Silver Screen: The Rite *
As a non-religious person, it's particularly difficult to work up much of a scare over a movie about exorcism. Partly that's because, when you completely discount something, it's difficult for that thing to be scary-- like Glenn Beck with global warming or Sarah Palin with reading.
Of course, horror movies often make us scared of things we don't believe in (or don't much, not really, except on some lonely nights). But to lend menace to the impossible, horror moviemakers must establish some verisimilitude, something to form a genuine emotional connection to the characters or the setting, to generate real fear from a wholly imaginary threat.
Nearly every movie about exorcism, however, is predicated on the notion that we actually do believe-- not just in God, but also in the Devil. Inevitably, the movie casts a skeptic as the hero, and the thematic arc is that said skeptic must learn to stop being so dadgummed skeptical and just accept the supernatural (a.k.a., rediscover his faith). Some poor pawn in the game between the Notorious G.O.D. and Mephistophelucifersatan has to thrash around and curse and have their eyes look weird, and everyone learns the important lesson to believe in things you cannot see after seeing something you cannot believe-- about which, of course, they wouldn't have been so doubtful in the first place if they'd just witnessed something supernatural, so in that sense the Devil is God's best salesman.
Director Mikael Hafstrom doesn't deviate from this formula much at all in The Rite, which is as familiar, dull, and seemingly endless as a Catholic Mass, but here you have to pay for the refreshments. Our skeptic here is priest-in-training Michael Kovak (the kind-of-boring Colin O'Donoghue), a passive guy with daddy issues who is manipulated by his mortician father (Rutger Hauer, in only a couple of scenes) into entering the priesthood.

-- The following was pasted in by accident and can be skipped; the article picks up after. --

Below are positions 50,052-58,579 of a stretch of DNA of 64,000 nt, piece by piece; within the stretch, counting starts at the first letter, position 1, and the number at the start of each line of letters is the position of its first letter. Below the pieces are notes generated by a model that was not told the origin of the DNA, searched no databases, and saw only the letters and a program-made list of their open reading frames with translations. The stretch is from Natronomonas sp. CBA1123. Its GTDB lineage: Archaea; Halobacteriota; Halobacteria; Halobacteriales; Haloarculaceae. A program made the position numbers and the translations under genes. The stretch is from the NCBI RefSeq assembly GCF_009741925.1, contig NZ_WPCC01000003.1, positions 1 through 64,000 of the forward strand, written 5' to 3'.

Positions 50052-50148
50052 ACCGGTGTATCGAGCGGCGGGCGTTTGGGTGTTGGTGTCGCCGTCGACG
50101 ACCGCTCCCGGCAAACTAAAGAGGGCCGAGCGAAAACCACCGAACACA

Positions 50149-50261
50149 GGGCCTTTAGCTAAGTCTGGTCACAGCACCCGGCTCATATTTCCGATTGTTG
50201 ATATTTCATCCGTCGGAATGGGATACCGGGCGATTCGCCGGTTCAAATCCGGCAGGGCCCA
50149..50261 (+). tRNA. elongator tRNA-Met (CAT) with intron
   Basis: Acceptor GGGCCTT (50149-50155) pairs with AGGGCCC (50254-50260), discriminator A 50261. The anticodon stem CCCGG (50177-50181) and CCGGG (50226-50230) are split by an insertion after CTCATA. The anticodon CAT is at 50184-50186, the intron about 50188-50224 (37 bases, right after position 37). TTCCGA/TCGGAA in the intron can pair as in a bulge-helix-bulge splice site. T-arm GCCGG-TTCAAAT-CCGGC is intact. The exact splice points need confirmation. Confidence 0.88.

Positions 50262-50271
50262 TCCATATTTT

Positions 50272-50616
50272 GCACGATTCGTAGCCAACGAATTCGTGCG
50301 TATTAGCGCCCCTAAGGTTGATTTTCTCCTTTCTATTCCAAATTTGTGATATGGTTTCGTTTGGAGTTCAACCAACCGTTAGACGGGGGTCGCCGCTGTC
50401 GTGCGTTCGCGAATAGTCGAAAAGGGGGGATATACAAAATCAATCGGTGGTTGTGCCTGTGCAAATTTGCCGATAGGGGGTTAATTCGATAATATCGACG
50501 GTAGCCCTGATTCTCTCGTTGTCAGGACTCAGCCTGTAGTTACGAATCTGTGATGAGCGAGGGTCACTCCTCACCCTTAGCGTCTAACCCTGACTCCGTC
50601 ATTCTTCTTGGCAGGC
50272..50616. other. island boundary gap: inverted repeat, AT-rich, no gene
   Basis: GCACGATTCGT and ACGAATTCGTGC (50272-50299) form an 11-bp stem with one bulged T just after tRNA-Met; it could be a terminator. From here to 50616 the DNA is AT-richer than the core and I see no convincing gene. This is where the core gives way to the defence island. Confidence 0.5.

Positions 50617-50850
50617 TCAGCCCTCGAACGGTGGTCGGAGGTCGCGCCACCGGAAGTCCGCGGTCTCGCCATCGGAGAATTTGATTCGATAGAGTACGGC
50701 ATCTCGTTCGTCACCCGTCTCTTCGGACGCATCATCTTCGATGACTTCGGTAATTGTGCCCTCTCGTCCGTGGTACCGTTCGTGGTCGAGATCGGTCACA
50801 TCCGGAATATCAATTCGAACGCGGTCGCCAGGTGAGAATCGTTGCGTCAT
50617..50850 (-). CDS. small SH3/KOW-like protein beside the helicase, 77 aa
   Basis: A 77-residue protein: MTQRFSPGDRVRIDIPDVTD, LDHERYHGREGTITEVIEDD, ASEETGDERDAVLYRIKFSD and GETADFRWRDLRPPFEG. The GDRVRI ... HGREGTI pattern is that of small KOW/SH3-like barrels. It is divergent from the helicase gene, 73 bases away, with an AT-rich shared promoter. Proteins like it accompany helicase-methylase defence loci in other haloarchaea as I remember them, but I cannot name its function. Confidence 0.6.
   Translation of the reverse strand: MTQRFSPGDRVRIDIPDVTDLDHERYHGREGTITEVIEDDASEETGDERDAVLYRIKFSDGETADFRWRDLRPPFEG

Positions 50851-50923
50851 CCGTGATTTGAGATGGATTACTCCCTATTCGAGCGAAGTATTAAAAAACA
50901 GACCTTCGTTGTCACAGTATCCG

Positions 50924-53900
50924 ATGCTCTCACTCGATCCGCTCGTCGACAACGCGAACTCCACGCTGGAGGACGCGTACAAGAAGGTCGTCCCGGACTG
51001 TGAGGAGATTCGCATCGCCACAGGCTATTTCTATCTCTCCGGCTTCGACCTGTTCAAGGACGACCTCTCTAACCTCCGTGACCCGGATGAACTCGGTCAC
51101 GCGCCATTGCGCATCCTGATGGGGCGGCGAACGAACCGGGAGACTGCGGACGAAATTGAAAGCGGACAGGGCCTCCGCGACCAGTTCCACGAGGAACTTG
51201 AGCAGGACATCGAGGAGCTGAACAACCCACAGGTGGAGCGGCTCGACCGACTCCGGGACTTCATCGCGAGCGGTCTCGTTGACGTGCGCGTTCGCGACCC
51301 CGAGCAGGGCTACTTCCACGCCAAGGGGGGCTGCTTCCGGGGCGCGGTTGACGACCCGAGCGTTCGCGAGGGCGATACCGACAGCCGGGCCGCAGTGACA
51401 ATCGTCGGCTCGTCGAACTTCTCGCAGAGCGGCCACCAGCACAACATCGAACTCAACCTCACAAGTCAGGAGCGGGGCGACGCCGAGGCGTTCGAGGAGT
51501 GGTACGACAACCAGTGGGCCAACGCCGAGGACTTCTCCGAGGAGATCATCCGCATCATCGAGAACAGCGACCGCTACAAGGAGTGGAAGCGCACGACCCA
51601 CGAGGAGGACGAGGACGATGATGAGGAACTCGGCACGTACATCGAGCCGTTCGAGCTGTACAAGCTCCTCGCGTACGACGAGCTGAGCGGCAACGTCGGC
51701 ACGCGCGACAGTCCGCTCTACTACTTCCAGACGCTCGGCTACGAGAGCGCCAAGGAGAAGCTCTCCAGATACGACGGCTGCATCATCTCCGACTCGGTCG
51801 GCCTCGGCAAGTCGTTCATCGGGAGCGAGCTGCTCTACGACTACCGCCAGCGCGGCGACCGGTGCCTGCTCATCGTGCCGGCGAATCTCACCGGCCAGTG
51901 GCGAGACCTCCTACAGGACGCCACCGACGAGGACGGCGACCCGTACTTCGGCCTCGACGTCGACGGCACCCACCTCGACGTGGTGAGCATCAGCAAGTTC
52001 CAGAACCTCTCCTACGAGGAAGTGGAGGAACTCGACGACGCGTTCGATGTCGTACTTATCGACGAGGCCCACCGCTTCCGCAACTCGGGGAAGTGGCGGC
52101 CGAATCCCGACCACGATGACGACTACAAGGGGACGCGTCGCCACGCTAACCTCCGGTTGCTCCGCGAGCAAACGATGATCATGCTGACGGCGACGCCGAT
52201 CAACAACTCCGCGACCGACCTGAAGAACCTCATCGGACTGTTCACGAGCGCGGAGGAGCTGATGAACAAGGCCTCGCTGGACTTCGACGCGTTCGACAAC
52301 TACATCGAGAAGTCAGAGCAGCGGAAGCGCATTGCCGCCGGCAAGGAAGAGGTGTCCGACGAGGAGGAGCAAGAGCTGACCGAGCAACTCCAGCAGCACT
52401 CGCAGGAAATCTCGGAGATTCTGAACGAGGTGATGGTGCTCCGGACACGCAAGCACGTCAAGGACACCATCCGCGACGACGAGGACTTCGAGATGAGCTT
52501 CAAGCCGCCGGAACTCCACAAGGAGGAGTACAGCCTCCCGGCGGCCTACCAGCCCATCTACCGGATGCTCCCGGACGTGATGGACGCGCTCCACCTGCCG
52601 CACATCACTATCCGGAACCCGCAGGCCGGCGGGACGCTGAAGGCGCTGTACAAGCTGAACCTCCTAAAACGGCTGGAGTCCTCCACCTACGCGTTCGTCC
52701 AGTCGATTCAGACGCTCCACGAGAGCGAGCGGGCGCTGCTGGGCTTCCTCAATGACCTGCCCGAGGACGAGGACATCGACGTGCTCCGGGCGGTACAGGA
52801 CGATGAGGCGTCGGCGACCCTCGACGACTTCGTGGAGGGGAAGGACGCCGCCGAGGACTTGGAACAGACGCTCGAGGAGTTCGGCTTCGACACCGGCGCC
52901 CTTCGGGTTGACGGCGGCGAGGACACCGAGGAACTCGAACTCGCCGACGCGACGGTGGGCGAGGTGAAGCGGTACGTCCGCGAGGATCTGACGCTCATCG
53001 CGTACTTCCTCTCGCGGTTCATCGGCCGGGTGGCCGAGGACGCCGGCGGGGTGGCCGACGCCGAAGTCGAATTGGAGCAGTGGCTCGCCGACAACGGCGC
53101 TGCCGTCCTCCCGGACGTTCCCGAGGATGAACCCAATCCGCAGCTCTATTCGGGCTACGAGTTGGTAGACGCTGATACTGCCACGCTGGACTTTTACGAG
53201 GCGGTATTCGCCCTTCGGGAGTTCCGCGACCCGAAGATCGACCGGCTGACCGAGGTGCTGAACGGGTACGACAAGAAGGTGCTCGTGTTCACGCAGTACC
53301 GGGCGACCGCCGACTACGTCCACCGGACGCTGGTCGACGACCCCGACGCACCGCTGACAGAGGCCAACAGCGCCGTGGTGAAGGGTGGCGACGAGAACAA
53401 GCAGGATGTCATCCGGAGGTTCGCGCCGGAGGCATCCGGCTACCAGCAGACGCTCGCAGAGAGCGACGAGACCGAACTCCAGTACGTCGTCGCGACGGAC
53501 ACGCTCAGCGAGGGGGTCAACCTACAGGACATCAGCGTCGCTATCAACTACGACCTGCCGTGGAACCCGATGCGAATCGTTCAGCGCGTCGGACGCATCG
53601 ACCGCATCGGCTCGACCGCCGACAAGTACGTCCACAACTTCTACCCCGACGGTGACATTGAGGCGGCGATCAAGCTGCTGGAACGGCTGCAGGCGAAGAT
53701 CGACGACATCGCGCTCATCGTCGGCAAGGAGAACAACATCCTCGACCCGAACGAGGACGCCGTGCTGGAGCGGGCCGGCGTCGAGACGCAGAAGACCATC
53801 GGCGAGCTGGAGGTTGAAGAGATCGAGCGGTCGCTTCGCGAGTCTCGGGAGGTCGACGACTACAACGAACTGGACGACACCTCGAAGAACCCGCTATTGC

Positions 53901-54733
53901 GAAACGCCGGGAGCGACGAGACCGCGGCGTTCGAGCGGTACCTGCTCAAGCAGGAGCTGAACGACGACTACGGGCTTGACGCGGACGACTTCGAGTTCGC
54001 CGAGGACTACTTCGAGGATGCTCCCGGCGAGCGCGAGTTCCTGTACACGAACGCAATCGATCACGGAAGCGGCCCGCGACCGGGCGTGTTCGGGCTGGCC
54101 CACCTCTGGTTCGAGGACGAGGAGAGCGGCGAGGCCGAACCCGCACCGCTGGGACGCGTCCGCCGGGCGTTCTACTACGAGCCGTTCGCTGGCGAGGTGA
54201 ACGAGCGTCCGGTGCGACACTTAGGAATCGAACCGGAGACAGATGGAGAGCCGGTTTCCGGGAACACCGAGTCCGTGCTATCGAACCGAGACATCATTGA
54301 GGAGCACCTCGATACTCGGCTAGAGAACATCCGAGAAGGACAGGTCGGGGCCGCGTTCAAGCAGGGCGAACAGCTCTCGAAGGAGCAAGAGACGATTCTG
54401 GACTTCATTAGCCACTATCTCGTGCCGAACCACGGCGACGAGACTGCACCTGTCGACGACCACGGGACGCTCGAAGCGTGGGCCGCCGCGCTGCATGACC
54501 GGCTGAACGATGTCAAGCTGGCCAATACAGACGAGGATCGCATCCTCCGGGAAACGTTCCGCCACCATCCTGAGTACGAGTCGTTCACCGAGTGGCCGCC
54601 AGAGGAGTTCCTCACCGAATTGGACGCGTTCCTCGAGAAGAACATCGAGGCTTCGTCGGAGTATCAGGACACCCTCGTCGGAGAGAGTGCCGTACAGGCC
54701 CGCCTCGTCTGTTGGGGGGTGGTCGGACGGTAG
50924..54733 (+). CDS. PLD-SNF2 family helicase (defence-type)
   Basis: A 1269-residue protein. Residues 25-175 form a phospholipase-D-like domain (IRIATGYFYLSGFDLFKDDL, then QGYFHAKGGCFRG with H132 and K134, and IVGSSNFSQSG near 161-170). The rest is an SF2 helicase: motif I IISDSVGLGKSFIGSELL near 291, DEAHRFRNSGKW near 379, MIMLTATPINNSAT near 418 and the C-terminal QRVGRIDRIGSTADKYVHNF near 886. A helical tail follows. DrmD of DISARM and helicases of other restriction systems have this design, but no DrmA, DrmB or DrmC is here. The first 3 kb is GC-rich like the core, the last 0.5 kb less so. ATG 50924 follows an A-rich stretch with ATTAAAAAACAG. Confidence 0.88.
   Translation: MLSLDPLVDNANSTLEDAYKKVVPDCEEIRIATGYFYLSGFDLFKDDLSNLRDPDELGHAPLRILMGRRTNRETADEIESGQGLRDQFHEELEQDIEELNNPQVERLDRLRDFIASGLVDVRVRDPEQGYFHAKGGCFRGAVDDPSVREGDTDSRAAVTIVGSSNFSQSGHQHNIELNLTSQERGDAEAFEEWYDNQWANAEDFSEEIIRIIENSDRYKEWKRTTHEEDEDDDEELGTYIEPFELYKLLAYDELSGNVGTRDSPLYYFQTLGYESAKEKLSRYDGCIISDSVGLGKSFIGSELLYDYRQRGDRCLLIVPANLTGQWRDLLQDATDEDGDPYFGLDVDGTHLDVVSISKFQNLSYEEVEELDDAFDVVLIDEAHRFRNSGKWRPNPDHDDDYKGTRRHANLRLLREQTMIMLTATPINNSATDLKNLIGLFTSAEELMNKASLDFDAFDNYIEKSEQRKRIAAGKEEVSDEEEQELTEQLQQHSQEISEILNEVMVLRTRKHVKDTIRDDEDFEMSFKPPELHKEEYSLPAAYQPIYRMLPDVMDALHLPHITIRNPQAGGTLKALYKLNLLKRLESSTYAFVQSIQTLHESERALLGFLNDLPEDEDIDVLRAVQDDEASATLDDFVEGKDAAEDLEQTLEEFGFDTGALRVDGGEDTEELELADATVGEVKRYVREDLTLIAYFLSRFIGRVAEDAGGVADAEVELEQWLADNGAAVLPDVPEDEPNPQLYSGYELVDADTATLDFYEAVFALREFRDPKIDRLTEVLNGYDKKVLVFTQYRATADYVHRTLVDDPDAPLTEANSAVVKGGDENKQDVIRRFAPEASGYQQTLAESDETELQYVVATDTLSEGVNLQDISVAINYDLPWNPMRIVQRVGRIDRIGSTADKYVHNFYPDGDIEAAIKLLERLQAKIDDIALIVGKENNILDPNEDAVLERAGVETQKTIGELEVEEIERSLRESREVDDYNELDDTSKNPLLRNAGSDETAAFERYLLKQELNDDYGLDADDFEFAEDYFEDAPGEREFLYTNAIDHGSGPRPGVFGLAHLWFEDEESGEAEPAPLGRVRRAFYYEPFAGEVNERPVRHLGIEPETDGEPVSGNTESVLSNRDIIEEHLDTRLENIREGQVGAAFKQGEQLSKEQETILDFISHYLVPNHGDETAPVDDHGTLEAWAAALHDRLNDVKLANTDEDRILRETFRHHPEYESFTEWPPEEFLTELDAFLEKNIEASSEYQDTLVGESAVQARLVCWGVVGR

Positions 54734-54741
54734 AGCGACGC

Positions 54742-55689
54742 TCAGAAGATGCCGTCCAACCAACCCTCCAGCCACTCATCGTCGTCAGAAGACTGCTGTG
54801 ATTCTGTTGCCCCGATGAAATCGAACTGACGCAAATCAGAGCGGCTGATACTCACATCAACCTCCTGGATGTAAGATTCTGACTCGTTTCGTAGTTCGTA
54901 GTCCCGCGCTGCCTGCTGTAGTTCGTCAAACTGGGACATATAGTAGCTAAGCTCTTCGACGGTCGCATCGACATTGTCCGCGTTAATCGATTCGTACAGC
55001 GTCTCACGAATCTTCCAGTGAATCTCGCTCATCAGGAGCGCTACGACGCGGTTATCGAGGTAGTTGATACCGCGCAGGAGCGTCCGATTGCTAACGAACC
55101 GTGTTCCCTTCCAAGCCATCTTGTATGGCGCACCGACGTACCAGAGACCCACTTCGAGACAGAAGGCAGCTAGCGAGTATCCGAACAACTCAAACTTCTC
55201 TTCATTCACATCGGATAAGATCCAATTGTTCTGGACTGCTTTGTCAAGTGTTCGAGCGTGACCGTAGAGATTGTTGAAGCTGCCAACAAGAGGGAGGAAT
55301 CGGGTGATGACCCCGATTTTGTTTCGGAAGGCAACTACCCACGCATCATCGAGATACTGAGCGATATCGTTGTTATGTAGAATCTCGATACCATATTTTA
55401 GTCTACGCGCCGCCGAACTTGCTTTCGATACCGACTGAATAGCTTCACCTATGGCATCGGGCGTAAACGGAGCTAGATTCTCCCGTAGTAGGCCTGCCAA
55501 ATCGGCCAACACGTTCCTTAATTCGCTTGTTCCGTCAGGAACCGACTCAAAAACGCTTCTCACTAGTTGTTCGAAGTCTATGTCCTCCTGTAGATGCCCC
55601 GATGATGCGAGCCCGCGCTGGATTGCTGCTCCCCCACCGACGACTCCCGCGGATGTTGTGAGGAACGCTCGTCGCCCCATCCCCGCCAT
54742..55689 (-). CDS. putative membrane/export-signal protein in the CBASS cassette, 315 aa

The mostly faithless Michael is going to drop out of the Catholic Bureaucracy when he's informed that by doing so he'll default on his scholarship to seminary school and owe tens of thousands of dollars. In exchange, he agrees to go to Italy for two months to study under Father Trevant (Anthony Hopkins), a crusty old fellow who performs exorcisms with the same apparent casualness and frequency with which my mechanic changes sparkplugs.
Michael assists Father Trevant in trying to draw a demon spirit out of a pregnant girl, but the procedure spins out of control. The demon spirit is too wily, and it starts wreaking all manner of havoc, giving Michael unsettling dreams and eventually taking over Father Trevant.
The whole production plays out with leaden inevitability, and at nearly two hours of running time it's particularly punishing. The only brief thrill in the movie is a couple of scenes in which Hopkins, possessed, gets to play creepy, which he does so well. But his menace is actually dispelled by the time the makeup and special effects come into play, and, as with almost all exorcism movies, the big finale is a guy in a white collar shouting some words at somebody else rolling around on a floor/bed. Cue speech about how this all happened for a reason, said reason being to teach our skeptic a lesson... and roll credits.
Speaking of the credits, it's noted therein that The Rite is based on a book. Not the Book, but a book-- and not a novel, either, but a nonfiction account of the true events on which the film is based, so I guess this stuff is all true, and scary. My critical/analytical bad.